Nearly 80,000 Americans will be diagnosed with a brain tumor this year, according to the American Brain Tumor Association. Many will need major surgery and chemotherapy. Sixteen thousand will lose the battle. But USC Viterbi School of Engineering researchers are now making it easier, faster and safer for doctors to use an emerging procedure — one that uses radio-frequency waves to burn away brain tumors.
Radiofrequency ablation, or RFA, is a minimally invasive procedure that uses electrical energy to destroy cancer cells with heat. A needle-thin probe delivers radio-frequency waves directly to the tumor, cooking the tissue up to 140 degrees Fahrenheit (60 degrees Celsius) until it’s destroyed.
Monitoring and treating brain tumors
“Although ablation is becoming increasingly popular, there is still no thermal imaging technology in regular clinical use to monitor these procedures in real time and ensure that the correct thermal dose is delivered the first time,” said Research Assistant Professor John Stang of the Ming Hsieh Department of Electrical Engineering, who co-authored the study published in IEEE Transactions on Biomedical Engineering.
Together with Mahta Moghaddam, director of the Microwave Systems, Sensors, and Imaging Lab, or MiXIL, and holder of the William M. Hogue Professorship in Electrical Engineering, Stang has developed a real-time thermal imaging method and device that will help doctors deliver fast, safe and precise thermal ablation treatments for ailments ranging from tumors to epilepsy.
Surgeons and interventional radiologists rely on the guidance provided by ultrasound, CT or MRI to perform these life-saving operations. But since there is no real-time monitoring, a follow-up imaging study is needed to confirm proper treatment. This extends time in the operating room, increasing risks and costs, Moghaddam said.
“Without real-time monitoring, there is the potential for both under-treatment and over-treatment,” she said. “If there is under-treatment, doctors must perform additional rounds of thermal ablation until all of the tumor is destroyed. Each repeat ablation carries increased risk of infection or other complications and takes up more time in the operating room.”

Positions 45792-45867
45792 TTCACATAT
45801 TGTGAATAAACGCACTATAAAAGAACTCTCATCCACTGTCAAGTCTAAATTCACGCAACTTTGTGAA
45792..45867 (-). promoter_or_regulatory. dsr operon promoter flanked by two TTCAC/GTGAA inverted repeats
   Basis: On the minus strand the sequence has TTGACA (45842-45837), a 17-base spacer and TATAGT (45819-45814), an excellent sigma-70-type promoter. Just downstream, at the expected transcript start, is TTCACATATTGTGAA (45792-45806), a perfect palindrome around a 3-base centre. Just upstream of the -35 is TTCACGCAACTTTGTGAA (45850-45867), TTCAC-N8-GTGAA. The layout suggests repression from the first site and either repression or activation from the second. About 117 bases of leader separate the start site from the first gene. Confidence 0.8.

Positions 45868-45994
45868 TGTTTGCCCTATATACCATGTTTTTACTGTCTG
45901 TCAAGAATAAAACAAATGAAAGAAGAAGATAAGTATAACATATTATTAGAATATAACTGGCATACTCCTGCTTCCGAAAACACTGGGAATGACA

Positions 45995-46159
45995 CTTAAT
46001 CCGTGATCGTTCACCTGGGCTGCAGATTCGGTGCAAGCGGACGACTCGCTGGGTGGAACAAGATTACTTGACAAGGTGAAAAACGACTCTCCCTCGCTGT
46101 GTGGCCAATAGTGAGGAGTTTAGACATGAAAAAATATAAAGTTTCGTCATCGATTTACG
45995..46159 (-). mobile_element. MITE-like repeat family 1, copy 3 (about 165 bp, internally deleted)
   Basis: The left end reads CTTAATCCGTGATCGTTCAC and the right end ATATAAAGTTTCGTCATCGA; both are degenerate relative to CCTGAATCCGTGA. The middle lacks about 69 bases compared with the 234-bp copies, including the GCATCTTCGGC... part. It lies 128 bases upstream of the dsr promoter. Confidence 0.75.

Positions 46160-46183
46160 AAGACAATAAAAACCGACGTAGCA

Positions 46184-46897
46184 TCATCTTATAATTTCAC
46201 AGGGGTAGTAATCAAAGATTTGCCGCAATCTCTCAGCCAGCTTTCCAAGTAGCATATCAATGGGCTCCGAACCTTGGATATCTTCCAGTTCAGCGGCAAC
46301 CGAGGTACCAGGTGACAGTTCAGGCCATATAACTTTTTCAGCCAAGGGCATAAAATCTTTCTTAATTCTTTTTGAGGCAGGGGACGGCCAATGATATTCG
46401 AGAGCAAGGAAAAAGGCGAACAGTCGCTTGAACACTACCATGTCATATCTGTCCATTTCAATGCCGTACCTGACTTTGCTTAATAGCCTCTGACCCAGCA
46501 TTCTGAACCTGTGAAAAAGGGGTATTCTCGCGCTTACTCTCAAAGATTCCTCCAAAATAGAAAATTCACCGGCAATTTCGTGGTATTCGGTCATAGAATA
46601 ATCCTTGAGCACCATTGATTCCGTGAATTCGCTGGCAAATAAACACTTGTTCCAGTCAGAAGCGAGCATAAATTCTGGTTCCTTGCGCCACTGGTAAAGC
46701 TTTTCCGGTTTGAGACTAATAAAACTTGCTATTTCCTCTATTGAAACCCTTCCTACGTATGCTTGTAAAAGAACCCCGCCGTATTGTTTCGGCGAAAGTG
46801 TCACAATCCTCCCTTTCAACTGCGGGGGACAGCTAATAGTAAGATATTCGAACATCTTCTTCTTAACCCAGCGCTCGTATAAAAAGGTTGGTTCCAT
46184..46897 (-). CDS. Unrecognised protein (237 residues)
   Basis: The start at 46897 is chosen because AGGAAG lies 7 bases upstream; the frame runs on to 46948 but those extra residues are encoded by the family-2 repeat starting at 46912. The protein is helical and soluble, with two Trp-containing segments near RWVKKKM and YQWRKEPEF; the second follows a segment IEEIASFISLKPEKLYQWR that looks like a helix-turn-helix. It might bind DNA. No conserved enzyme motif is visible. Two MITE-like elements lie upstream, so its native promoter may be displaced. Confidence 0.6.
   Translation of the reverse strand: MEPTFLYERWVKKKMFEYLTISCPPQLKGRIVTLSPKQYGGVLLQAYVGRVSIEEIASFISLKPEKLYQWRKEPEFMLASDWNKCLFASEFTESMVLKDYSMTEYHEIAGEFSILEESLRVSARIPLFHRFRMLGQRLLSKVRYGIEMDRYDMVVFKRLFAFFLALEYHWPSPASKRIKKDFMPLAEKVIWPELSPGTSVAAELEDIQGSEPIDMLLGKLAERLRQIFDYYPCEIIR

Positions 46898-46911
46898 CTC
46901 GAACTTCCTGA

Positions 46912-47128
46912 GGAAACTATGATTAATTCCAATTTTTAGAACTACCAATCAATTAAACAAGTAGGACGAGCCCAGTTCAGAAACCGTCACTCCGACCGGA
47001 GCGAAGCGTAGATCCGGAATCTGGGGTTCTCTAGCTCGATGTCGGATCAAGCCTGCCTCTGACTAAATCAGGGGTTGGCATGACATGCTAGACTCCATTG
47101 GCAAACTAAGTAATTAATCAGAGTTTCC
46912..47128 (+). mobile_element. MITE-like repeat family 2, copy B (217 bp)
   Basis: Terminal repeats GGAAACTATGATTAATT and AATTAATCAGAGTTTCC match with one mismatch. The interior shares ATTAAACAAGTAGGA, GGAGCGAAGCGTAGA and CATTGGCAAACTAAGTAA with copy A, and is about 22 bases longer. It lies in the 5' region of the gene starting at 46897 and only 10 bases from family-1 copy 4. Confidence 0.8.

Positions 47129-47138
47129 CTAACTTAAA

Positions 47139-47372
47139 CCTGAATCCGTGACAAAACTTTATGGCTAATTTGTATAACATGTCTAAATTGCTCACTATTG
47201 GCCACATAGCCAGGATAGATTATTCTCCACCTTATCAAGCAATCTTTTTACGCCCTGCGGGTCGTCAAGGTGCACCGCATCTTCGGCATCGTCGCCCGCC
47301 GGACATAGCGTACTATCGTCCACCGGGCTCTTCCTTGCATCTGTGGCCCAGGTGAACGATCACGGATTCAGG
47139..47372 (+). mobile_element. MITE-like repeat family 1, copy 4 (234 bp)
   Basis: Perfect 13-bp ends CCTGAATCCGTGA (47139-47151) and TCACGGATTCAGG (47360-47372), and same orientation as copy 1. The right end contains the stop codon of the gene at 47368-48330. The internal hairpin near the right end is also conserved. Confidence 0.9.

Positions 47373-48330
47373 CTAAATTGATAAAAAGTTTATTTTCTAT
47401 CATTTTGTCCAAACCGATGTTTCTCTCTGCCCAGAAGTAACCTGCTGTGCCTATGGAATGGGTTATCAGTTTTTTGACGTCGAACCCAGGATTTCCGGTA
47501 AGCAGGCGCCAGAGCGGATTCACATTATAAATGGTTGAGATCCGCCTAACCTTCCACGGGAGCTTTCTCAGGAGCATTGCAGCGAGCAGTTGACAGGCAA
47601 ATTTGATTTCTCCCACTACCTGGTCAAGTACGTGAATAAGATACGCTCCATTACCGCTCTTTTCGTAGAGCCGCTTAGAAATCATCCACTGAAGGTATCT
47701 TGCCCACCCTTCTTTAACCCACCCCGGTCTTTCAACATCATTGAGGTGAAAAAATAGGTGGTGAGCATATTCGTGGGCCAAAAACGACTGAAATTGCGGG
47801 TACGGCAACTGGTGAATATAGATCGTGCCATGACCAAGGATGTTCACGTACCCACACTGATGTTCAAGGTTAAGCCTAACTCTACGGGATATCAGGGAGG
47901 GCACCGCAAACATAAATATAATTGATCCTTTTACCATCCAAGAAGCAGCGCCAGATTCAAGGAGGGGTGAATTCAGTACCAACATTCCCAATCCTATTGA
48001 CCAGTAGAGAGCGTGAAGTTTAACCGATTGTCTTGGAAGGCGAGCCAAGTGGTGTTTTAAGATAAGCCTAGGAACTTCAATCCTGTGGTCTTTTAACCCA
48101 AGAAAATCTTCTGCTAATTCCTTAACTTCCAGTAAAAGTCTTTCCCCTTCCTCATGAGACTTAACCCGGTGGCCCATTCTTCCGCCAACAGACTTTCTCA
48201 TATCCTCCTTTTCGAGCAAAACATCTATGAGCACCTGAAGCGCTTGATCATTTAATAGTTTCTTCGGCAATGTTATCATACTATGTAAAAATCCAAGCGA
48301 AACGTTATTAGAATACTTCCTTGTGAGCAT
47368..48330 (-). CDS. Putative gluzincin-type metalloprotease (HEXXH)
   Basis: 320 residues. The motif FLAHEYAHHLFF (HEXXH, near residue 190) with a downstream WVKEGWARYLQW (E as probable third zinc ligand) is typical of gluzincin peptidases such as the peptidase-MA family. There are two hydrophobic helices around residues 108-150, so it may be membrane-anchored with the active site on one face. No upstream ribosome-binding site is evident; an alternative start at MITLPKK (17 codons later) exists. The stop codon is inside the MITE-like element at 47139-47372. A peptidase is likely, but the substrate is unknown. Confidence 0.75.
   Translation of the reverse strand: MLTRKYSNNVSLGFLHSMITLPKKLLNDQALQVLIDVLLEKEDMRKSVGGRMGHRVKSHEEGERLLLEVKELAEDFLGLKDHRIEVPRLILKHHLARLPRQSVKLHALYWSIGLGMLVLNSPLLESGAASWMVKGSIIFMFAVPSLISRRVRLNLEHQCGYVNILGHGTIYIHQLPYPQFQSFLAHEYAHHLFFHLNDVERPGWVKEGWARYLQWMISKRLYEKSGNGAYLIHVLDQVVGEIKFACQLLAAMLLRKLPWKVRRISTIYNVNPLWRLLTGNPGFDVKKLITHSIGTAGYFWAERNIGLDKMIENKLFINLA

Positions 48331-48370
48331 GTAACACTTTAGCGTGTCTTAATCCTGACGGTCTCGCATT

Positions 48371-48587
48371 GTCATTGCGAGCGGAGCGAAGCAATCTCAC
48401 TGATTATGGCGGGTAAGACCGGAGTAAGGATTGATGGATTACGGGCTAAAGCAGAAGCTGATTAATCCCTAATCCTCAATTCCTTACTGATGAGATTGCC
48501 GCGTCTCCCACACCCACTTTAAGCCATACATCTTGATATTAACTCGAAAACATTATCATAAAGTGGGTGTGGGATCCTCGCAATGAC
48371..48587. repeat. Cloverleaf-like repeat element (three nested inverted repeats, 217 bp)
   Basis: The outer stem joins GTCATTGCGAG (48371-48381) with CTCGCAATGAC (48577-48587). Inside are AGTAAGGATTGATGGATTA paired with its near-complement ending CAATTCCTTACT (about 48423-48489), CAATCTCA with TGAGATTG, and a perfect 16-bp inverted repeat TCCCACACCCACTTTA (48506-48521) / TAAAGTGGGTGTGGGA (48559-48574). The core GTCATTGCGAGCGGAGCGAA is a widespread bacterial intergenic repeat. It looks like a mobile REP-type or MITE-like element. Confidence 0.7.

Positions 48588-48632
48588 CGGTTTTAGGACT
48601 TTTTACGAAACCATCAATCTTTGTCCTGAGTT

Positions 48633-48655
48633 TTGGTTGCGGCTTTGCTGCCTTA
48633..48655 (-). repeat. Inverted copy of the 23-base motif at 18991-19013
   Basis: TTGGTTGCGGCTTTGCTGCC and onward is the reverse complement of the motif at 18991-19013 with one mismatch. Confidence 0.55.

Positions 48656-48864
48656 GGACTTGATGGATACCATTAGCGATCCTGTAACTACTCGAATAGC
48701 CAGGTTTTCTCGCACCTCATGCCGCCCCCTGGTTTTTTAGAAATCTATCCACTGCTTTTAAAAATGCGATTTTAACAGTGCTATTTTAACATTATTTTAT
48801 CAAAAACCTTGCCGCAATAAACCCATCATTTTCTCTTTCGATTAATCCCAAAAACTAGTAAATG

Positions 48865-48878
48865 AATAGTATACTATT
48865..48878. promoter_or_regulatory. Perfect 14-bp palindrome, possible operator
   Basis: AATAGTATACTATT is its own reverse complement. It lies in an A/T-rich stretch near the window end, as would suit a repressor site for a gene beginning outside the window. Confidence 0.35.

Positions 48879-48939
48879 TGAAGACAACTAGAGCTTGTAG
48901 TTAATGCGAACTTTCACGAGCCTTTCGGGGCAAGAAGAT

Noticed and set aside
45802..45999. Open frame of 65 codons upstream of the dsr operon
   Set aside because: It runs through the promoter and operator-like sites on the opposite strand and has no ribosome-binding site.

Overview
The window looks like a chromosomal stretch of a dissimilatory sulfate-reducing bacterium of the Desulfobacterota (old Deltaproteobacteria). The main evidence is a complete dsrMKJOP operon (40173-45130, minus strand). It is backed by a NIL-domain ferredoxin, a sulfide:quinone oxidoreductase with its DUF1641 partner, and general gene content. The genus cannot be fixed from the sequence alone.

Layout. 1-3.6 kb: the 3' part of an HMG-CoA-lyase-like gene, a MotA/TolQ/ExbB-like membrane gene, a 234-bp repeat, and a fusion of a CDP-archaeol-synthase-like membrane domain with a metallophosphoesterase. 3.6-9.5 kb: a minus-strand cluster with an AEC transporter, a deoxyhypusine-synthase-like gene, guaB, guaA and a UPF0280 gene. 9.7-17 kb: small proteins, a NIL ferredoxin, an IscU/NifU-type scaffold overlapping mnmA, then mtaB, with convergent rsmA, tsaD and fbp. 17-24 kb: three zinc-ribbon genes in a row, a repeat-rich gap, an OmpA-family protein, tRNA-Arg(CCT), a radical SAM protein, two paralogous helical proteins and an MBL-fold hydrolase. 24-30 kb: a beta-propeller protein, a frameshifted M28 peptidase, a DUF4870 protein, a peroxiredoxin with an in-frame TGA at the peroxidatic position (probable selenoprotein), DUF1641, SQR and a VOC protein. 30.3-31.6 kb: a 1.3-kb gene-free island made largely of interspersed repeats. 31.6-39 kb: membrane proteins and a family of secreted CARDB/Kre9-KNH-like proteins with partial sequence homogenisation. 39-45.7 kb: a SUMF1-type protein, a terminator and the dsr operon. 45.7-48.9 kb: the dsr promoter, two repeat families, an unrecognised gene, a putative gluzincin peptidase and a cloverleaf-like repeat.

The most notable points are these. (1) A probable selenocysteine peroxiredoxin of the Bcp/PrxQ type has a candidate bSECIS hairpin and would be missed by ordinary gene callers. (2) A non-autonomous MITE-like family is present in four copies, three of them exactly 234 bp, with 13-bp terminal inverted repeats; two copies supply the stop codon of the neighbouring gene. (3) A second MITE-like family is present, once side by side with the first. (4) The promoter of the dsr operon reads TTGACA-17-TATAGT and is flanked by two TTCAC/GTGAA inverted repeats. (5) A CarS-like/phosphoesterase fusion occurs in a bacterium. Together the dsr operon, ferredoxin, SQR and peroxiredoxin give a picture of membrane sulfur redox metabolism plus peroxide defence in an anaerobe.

In the case of over-treatment, there is a risk of collateral damage to the surrounding healthy tissue. This can be especially dangerous when the tumor is located close to sensitive structures, near a blood vessel or deep in the skull.
With our technology, we can guide the treatment and focus on a very specific area.
“With our technology, however, we can guide the treatment and focus on a very specific area,” Stang said. “A microwave antenna array is placed around the region to be treated, with room left open for the surgeon to insert an ablation probe.”
Giving doctors a live temperature map
During the procedure, microwave signals are continuously transmitted and received into the treatment area. From these signals and information obtained from a prior imaging study, like an MRI, Moghaddam and Stang produce a 3-D thermal image of the region in real time, giving doctors a quantitative temperature map of the region they’re operating on.
“In in vitro experimental validation studies, our system was able to achieve one-degree Celsius accuracy at a refresh rate of one frame per second,” Stang said.
One issue the researchers have to contend with is that the resolution of their thermal image is not as high as that of MRI. But Stang sees a world in which this real-time thermal image feed can be overlaid on a high-resolution MRI, allowing doctors to precisely deliver the right dose to the right location, without the need for follow-up imaging studies.
For the next phase, their procedure will undergo animal testing later this year, specifically looking at liver cancer with support from the USC Alfred E. Mann Institute for Biomedical Engineering and in collaboration with the Keck School of Medicine of USC.
“Assuming we get good results, we may be three to five years away from clinical trials,” said Moghaddam, who last year was taking radar measurements in Alaska to map climate change in the Arctic from 40,000 feet in the air.
“This time, our environment is the human body and we make maps which are smaller,” she said. “It’s a microcosm of the larger terrestrial picture.”
Source : University of Southern California